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SECTION VI.—PAST HISTORY OF THE MAMMAL

FAUNA OF THE AUSTRAL SUB-REGION

The past history of the Australian mammals is still very obscure; the only remains of extinct species yet discovered have been found in certain bone-caves and in surface-deposits generally attributed to the Pleistocene Epoch.

Putting aside the Dingo, all the Pleistocene mammals of Australia belong to the Monotremes or to the Marsupials, and, with two exceptions, can be accommodated in still existing families. These exceptions are Nototherium and Diprotodon, the latter of which was a very large animal, equalling a Rhinoceros in bulk, but both of them were probably allied to the existing Kangaroos.

Recently a deposit containing bones of these and other large Marsupials has been found in a dry salt lagoon, called Lake Mulligan, in South Australia, and when these remains have been worked out, a great deal more information as regards this pliocene or pleistocene fauna may be expected. As in South America, these extinct animals appear in many cases to have attained a size far surpassing that of their degenerate descendants.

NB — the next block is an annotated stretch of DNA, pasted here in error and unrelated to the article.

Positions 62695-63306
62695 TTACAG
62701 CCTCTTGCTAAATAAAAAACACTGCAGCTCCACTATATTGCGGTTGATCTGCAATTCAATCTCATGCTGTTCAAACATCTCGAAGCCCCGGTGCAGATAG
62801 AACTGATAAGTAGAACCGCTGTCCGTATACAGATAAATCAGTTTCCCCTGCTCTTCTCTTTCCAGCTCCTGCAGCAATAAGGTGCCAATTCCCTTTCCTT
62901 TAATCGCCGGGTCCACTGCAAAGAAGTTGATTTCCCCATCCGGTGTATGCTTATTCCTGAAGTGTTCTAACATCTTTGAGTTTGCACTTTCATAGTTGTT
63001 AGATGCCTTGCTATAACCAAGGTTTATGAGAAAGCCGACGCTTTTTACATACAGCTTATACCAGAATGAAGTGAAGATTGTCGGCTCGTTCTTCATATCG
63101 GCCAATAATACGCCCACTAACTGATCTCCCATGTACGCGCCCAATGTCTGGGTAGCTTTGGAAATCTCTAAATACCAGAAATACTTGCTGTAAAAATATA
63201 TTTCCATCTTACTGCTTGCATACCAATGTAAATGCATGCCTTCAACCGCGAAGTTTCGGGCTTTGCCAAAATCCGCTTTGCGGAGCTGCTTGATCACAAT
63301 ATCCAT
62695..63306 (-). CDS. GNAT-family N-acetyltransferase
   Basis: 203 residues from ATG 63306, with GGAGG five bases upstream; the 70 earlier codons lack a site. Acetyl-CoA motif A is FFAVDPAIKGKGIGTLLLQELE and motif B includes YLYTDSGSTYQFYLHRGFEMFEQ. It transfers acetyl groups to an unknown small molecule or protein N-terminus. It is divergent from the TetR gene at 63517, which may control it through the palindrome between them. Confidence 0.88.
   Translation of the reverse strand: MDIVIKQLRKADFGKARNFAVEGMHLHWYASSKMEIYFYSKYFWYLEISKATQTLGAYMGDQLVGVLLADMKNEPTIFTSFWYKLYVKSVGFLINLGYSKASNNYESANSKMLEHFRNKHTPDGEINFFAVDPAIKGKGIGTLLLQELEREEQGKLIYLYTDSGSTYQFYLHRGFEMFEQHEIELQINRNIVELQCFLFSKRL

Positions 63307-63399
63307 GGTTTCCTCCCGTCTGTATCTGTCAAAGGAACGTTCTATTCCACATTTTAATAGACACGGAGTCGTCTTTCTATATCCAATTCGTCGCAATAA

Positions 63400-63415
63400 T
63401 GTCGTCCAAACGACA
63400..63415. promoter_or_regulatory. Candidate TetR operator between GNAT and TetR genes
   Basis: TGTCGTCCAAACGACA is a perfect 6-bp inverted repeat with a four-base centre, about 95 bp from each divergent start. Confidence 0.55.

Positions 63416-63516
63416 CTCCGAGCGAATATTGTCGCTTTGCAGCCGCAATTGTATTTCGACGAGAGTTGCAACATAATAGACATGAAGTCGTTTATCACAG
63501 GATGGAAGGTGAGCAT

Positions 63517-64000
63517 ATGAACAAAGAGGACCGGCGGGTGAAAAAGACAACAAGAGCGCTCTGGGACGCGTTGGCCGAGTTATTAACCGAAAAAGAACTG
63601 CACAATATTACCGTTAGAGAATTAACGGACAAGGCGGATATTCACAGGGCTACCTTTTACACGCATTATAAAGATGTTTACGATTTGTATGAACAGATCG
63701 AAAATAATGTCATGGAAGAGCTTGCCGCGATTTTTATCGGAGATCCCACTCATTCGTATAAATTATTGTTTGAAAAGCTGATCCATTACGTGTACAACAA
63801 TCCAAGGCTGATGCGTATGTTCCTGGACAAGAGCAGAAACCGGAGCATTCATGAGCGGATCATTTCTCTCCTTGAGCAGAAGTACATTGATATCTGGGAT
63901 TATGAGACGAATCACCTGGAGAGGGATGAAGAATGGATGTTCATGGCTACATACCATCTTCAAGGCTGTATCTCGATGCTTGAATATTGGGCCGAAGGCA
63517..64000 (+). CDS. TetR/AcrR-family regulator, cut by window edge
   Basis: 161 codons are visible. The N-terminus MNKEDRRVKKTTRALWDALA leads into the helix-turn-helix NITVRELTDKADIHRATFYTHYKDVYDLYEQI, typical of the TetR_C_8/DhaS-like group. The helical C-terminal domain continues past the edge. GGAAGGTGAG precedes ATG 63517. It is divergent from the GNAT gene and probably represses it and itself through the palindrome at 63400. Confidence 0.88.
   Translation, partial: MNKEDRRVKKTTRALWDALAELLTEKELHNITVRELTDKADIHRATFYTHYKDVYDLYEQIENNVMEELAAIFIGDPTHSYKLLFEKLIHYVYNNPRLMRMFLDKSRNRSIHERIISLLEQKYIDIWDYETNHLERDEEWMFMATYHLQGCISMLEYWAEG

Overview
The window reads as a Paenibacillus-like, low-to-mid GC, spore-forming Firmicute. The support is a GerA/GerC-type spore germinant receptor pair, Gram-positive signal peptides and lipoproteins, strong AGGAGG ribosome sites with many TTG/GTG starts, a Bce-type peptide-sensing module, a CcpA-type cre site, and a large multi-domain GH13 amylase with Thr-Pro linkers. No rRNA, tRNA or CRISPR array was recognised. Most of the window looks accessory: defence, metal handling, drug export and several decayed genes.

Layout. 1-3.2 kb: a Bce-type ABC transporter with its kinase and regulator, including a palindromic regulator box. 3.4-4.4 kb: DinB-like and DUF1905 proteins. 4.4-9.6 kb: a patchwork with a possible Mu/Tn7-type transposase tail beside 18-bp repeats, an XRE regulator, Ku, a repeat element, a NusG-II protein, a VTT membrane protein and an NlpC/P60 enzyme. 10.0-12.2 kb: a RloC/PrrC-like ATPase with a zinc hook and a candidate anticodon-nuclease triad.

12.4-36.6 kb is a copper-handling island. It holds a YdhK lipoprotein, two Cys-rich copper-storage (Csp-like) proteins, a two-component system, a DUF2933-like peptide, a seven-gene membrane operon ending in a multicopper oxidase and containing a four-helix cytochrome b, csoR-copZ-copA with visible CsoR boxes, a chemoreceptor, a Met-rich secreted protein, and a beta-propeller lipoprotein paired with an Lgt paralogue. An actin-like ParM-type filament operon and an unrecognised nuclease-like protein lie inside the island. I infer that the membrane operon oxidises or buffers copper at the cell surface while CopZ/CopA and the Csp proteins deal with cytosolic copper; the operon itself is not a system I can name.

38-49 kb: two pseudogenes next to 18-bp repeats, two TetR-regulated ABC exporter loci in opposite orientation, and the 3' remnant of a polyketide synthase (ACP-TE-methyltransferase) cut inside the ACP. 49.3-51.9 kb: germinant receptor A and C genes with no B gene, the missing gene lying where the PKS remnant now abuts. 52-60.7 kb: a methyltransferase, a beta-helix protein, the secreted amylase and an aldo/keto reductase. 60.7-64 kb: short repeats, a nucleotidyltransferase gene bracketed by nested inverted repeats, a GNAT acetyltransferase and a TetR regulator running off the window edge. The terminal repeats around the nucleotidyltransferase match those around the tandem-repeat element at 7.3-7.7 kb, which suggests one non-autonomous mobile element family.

None of the remains hitherto found in Australia throw much light on the origin of its remarkable fauna. But quite recently evidence of an extensive mammalian fauna has been discovered in certain beds, of probably Upper Eocene age, in Santa Cruz, Patagonia. In addition to a number of other forms, this series contains the remains of many Marsupials, and though the most prominent of them belong to the Didelphyidaethe Marsupial family now confined to America, and apparently distributed over the whole northern hemisphere during Tertiary times, but not found in Australia—a certain number of them show an Australian stamp. Some of them have even been relegated by Ameghino (1), to whose researches our knowledge of the Santa Cruzian fauna is mainly due, to the existing Australian family Dasyuridæ.

If, on further investigation, these references shall be found to be correct, the inference would seem to be that in very remote times—probably in the early Tertiary or the late Secondary Period—there has been some sort of landconnection between South America and Australia. In such case there would be no necessity to suppose that Australia was ever directly connected with the rest of the Old World at all, none of the peculiar forms of Australian Marsupials having yet been detected in any other part of the globe.